When Tony Blair led the Labour party to victory in the 1997 general election, he did so pledging to put Labour at the heart of Europe, reversing the drift of the previous Conservative governments to an ever more negative attitude to the European project. The great initial goodwill that greeted Blair's election in Europe - and not just on the socialist side - was dissipated, however, as the years went by and Britain came once again to seem semi-detached: in Europe but not truly of it, always opting out or half-hearted. Policy on Europe became hostage to domestic considerations - both short term tactical needs and the more intractable problem of deep-rooted British Euroscepticism which grew as the period went by.Former MEP Anita Pollack covers in detail the impact of major developments such as the Iraq war and the decision not to join the euro. Where her book differs from most accounts is in the attention it pays to the interplay between domestic British politics and perceptions elsewhere in Europe, especially in sister socialist parties and in the socialist group in the increasingly influential European Parliament.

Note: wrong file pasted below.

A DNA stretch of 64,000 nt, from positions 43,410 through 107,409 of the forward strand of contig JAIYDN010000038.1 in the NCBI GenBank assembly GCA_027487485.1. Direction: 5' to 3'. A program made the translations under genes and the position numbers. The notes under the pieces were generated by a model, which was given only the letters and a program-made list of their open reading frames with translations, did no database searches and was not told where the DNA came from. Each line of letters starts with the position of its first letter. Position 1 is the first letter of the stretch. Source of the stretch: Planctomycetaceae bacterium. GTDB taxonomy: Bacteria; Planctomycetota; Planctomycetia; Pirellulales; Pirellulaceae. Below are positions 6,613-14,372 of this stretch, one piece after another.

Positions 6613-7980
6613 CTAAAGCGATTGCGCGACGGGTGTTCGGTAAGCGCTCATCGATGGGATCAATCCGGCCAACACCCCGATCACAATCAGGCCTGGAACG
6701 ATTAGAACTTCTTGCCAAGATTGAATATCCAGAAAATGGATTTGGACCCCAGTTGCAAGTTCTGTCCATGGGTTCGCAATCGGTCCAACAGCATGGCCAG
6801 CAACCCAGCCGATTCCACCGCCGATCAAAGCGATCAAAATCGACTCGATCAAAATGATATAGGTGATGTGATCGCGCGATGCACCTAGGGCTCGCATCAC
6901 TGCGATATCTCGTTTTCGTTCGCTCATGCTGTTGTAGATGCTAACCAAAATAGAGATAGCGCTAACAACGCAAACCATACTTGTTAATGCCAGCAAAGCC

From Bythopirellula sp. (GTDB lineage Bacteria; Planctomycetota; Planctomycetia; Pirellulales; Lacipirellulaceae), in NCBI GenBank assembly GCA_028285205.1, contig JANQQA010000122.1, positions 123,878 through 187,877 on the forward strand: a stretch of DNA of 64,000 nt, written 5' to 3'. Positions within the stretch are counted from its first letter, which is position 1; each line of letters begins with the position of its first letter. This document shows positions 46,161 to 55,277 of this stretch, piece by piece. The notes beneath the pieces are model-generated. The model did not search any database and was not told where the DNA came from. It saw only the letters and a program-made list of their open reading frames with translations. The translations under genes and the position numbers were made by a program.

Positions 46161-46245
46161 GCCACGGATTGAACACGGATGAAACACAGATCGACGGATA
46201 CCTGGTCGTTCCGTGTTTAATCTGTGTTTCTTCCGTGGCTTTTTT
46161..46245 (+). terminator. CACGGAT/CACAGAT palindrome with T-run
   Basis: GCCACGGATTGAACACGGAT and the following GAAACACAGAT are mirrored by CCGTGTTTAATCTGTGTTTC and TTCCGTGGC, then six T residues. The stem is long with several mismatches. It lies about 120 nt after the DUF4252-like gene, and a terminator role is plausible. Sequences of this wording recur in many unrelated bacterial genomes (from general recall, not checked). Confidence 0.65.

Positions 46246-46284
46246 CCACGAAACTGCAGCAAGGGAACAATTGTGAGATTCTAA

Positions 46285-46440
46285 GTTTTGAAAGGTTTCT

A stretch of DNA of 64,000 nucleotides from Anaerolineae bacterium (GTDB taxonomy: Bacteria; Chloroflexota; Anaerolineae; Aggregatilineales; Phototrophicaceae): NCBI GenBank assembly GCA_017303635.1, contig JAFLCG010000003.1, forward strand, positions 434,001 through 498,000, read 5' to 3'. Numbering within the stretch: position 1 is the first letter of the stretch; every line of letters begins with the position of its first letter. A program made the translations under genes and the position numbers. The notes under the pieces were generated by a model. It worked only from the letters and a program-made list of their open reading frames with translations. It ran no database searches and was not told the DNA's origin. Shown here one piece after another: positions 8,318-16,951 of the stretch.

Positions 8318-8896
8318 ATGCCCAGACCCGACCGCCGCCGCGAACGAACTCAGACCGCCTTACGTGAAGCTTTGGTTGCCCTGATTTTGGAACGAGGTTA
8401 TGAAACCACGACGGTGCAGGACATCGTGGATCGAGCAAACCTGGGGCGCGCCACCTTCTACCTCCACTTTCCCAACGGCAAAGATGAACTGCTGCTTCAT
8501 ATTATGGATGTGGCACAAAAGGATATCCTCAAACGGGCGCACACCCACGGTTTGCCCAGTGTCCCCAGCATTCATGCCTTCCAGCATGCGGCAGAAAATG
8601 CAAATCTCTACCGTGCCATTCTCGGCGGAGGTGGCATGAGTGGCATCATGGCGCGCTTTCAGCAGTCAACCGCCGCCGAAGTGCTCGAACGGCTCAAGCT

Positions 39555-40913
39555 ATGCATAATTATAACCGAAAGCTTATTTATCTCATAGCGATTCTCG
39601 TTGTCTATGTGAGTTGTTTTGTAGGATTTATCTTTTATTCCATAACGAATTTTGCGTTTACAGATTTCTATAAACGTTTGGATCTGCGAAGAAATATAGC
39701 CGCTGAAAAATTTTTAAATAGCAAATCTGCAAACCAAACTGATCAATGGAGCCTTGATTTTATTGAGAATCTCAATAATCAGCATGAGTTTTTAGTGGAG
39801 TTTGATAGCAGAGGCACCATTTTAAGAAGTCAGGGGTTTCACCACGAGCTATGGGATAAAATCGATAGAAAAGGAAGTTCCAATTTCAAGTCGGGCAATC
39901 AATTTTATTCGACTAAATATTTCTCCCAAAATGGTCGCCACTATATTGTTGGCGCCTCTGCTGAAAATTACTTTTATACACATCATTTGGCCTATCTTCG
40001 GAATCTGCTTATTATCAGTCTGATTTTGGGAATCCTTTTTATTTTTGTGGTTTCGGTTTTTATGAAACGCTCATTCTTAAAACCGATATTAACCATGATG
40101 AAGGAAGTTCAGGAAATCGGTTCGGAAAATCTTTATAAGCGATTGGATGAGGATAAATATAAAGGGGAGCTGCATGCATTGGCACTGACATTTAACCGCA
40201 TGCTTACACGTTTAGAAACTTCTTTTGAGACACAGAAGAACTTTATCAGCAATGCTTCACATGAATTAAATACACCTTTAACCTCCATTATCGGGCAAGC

Labour MEPs in particular, while seeking to cooperate with their socialist colleagues, often found themselves undermined by the countervailing pressures of domestic politics - and not just high level politics, but at the grass roots organisational level where attitudes to Europe could be persistently old Labour or lacking any real enthusiasm or engagement. This unresolved ambiguity in Labour's commitment has now assumed even more salience with the election of long-time Eurosceptic Jeremy Corbyn as party leader."thought-provoking insights for students of recent history, political activists, politicians and those working in the European institutions ...illuminates the failure to inform and educate the British public about the merits and challenges of EU membership", Neil Kinnock, former leader of the Labour Party and European Commissioner